Monday, May 20, 2013
Random Acts of Kindness: BOSTON STRONG
It's been a little over a month since the tragedy at the Boston Marathon and the sad stories of lives lost, dreams shattered and lives that were changed forever continue to be shared. My heart breaks every time I read a story about an accomplished runner who lost a leg and now has to rebuild the pieces of their lives.
But even in this heavy existence of pain, suffering and uncertainty, one truth remains: The good people of this world will always, always outnumber the evil.
If you can look beyond the pain, past the suffering and away from the evil, you will always find the altruistic, the pure-hearted. Those that are driven by love, compassion, a sense of service and community that transcends all evil. Here are a few reminders of the light that exists even in the darkest of places. These unsolicited, selfless acts of kindness restore our faith in the goodness that exists in humanity, and more importantly, in each of us.
1) The 2013 Boston Marathon had many examples of heroism. Military troops ran the marathon in full gear, with packs that weigh 60 pounds. Right when the explosion went off, troops were seen running to the barricades and pulling them down to treat the wounded. Reportedly, many runners, upon completion of the 26.2 miles, kept running right to the hospital to donate blood. And thousands of local Bostonians immediately opened their homes to runners, their supporters and anyone displaced by the bombings.
3) The staff of Humke Elementary School is teaching their students compassion through acts of kindness as a way of honoring the young lives lost at Sandy Hook in December. “One way you can battle acts of evil is with acts of kindness,” Don Krempleski, the school’s psychologist said. “We can make our world better through acts of kindness.” If every person in Humke Elementary including staff did one kind act each day, that would equate to 450 acts per day, he said. Students in first through third grades have reflected on an act of kindness they’ve performed every day at the end of class, said Keith Johnson, principal at Humke Elementary. The students then write about the act of kindness and draw a picture of it, which will be collected, bound and sent to Sandy Hook Elementary when classes resume after break in memory of the lives lost. Source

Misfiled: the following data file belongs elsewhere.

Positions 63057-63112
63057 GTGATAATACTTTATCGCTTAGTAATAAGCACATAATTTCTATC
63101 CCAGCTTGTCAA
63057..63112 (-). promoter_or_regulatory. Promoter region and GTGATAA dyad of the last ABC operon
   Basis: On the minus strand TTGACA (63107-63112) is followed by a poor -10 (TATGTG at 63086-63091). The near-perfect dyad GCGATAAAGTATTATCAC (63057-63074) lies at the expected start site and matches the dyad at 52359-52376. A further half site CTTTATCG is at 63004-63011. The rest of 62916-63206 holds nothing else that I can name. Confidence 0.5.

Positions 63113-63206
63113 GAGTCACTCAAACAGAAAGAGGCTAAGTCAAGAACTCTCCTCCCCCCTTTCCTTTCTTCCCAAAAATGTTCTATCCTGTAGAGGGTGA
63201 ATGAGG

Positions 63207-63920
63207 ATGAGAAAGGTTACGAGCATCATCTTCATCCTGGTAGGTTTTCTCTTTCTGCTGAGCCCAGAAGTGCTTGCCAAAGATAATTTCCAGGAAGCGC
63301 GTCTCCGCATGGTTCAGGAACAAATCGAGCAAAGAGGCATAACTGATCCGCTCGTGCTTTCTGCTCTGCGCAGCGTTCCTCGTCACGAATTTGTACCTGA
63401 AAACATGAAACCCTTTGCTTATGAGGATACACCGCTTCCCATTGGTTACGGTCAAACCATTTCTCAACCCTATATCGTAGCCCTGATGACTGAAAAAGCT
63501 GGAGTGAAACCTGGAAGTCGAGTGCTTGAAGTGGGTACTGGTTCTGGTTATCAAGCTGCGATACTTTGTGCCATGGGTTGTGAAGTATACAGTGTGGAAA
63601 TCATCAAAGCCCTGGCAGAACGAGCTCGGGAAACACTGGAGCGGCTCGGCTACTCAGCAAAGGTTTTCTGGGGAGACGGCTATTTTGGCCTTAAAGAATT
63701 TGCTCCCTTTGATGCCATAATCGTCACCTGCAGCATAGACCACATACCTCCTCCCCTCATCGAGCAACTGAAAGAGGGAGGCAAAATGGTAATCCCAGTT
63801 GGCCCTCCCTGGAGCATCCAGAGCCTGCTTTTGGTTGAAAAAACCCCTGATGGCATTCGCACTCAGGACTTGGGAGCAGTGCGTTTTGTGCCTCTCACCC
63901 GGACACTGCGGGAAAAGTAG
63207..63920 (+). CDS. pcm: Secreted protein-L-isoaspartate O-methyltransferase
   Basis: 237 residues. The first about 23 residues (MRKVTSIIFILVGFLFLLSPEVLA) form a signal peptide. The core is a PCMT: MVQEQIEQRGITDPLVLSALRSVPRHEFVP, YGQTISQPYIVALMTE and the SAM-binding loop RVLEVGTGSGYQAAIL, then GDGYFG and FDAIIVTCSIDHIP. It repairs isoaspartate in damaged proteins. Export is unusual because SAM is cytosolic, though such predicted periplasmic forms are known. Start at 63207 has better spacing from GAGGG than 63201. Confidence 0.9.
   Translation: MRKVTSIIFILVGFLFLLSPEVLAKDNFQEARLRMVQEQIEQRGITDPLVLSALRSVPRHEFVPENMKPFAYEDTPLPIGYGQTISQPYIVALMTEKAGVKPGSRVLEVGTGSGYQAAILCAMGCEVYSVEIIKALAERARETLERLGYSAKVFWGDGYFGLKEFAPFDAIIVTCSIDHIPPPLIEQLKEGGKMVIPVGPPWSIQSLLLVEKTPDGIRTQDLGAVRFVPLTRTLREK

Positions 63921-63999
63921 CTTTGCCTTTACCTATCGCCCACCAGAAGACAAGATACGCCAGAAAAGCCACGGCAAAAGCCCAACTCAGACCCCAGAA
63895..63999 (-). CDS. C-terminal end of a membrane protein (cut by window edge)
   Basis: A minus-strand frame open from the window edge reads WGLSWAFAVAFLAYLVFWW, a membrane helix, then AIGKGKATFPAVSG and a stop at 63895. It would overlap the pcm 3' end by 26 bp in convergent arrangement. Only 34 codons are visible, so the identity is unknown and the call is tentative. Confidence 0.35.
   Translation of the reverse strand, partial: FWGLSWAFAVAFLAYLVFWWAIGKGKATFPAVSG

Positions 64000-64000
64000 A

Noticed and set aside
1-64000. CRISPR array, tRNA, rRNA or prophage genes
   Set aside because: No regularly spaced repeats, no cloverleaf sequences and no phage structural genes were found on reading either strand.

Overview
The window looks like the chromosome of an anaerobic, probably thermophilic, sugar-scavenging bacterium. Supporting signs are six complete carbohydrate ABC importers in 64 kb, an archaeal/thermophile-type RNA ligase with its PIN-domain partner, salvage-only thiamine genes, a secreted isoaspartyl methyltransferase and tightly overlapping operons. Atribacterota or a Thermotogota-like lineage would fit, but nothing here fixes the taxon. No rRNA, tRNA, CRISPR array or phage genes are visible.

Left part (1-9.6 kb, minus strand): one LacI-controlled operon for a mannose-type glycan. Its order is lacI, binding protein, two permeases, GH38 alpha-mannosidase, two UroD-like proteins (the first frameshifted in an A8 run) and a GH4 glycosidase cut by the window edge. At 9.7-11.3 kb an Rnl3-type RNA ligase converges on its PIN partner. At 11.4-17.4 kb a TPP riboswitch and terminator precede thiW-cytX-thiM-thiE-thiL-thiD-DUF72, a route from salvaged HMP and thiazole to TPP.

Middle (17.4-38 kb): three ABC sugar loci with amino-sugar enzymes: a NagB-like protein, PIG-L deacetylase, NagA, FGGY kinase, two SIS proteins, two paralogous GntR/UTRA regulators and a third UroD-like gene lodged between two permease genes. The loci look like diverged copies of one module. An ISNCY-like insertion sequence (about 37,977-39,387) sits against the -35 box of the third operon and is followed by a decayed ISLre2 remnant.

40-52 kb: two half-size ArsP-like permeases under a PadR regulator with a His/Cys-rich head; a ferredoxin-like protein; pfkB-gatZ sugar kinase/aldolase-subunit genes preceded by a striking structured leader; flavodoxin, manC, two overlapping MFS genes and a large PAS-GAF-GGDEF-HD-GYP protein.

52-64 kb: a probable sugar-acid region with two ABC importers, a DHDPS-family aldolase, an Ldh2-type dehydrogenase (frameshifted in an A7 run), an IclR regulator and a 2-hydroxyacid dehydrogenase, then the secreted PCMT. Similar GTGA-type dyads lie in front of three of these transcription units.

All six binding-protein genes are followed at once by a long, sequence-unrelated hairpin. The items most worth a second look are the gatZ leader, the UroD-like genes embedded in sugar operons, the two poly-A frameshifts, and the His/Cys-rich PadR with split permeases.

4) Even on a bloody battlefield, compassion is still alive and well. Afghan man offers tea to thirsty American soldiers. Source
5) These thoughtful parents went out of their way to offer up their compassion (and a sweet goody bag filled with candies and earplugs) to 400 of their fellow passengers on their first flight with their new twin baby boys. Source
6) Jett Moore (center) stands proudly with his Brook Hill Lower School kindergarten classmates, who volunteered to shave their heads in support of his battle against leukemia. Source
It doesn't have to take pain or tragedy to spark compassion. Random acts of kindness can (and should!) happen in our everyday lives. Make a concerted effort today to brighten someone else's day. The Butterfly Effect is real. When you do something kind and selfless for another person, they are immediately inspired to "pay it forward" and continue to spread the love. Start saying more please's and thank you's than necessary. Leave a nice note on someone's car. Remind your friends that they are beautiful. Hold doors for people. Spark up a conversation with a stranger. Be genuinely interested. Treat a homeless person to coffee or tea. Especially on those cold, dark nights when you have a warm bed to go home to.